University of North Carolina-Chapel Hill Chancellor Holden Thorp. / Harry Lynch, AP
As colleges respond to federal pressure to eliminate sexual assault on campus, they face a new challenge: what to do after a victim speaks out.
This week, a University of North Carolina-Chapel Hill student said she was warned by the school's student-run Honor Court that she could be expelled for talking publicly about her allegations of being attacked by an ex-boyfriend. Some members of the Honor Court have received threats to their personal safety, Chancellor Holden Thorp said in a statement released Tuesday.
Sophomore Landen Gambill told local news outlets this week that the ex-boyfriend, whom she did not name, filed a complaint with the student-run Honor Court. The argument: that Gambill had created an "intimidating environment" for him when she recently spoke on campus, Gambill told WRAL.com.
No criminal charges were filed in connection with the alleged sexual assault. Gambill told The News & Observer in Raleigh that she was discouraged from going to police while pursuing a Honor Code proceeding. The ex-boyfriend was found not guilty during that proceeding.
Gambill is one of five people, including three students, one former student and one former administrator, who filed a federal complaint last month with the U.S. Department of Education's Office for Civil Rights alleging that the university is failing to support victims of sexual assault. Spokesman Jim Bradshaw says the allegations are being evaluated.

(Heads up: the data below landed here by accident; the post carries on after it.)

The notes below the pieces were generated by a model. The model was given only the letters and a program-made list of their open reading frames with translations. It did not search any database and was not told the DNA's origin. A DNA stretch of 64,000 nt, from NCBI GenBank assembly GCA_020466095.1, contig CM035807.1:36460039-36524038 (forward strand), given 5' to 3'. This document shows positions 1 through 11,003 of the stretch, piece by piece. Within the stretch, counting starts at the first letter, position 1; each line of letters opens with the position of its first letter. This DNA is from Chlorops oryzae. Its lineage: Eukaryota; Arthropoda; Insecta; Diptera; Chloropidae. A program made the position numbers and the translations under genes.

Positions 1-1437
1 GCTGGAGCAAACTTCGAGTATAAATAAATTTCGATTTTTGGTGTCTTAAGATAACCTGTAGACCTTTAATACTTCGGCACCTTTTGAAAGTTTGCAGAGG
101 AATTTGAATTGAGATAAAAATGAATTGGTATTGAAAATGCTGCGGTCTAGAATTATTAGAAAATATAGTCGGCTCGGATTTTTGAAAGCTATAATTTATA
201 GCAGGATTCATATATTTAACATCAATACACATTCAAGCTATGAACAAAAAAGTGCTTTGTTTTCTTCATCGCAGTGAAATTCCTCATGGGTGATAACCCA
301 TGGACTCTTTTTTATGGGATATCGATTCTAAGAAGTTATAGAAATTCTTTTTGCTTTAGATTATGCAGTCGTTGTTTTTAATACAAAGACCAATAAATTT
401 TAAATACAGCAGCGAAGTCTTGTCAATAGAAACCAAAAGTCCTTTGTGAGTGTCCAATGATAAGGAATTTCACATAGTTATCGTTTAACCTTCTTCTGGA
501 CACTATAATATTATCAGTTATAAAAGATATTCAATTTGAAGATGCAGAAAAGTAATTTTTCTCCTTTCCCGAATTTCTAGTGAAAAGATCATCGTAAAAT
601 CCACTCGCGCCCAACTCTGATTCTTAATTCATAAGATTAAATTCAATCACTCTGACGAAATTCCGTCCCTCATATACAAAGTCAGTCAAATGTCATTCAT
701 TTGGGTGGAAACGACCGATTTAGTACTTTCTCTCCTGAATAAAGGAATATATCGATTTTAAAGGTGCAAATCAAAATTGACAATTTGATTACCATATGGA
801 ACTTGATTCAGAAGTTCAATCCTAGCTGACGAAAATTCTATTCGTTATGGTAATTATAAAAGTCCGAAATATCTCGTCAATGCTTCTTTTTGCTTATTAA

Colleges have drawn increasing scrutiny about their handling of sexual assault allegations since April 2011, when the Department of Education issued a set of guidelines for how they should respond. Its Office for Civil Rights said around that time that it would investigate a complaint that said Yale University allowed a sexually hostile climate to exist on campus. Last fall, in a settlement with Xavier University in Cincinnati, the Office for Civil Rights further clarified its expectations for how colleges should respond to allegations of sexual violence.
Last month, Amherst College released a report responding to a campus debate sparked last fall when former student Angie Epifano detailed in the student newspaper her challenges on campus as she sought help. One campus counselor advised her to forgive and forget, she wrote.
Gina Smith, a lawyer who has worked with Amherst and UNC on sexual misconduct issues, says federal attention is one of several factors that have prompted colleges to step up efforts to address sexual misconduct. In addition, "The Penn State scandal elevated the national conversations around these issues of sexual misconduct in a college and university setting," she says. And "That national conversation was reinforced by victims generally having the courage to speak up."
Among changes UNC-Chapel Hill has made in response to Education Department guidelines was to create a process for responding to sexual assault complaints. Since last August, sexual assault cases are no longer addressed through the Honor Court system. This year, the university launched a website to raise awareness of the issue on campus.
"We have a problem on our campus and we need to talk about it," Thorp wrote on the opening page.
The university issued a statement Tuesday saying it would not discuss specifics of any case involving the Honor Court but added: "Here are the facts: This University works hard to encourage students to come forward and report instances of sexual violence. No student has ever been disciplined for reporting a sexual assault or any Honor Code violation. Further, no university administrator filed or encouraged the filing of charges in this case; there is no retaliation by the university."
Copyright 2014 USATODAY.com
Read the original story: Alleged sex assault victim says she could be expelled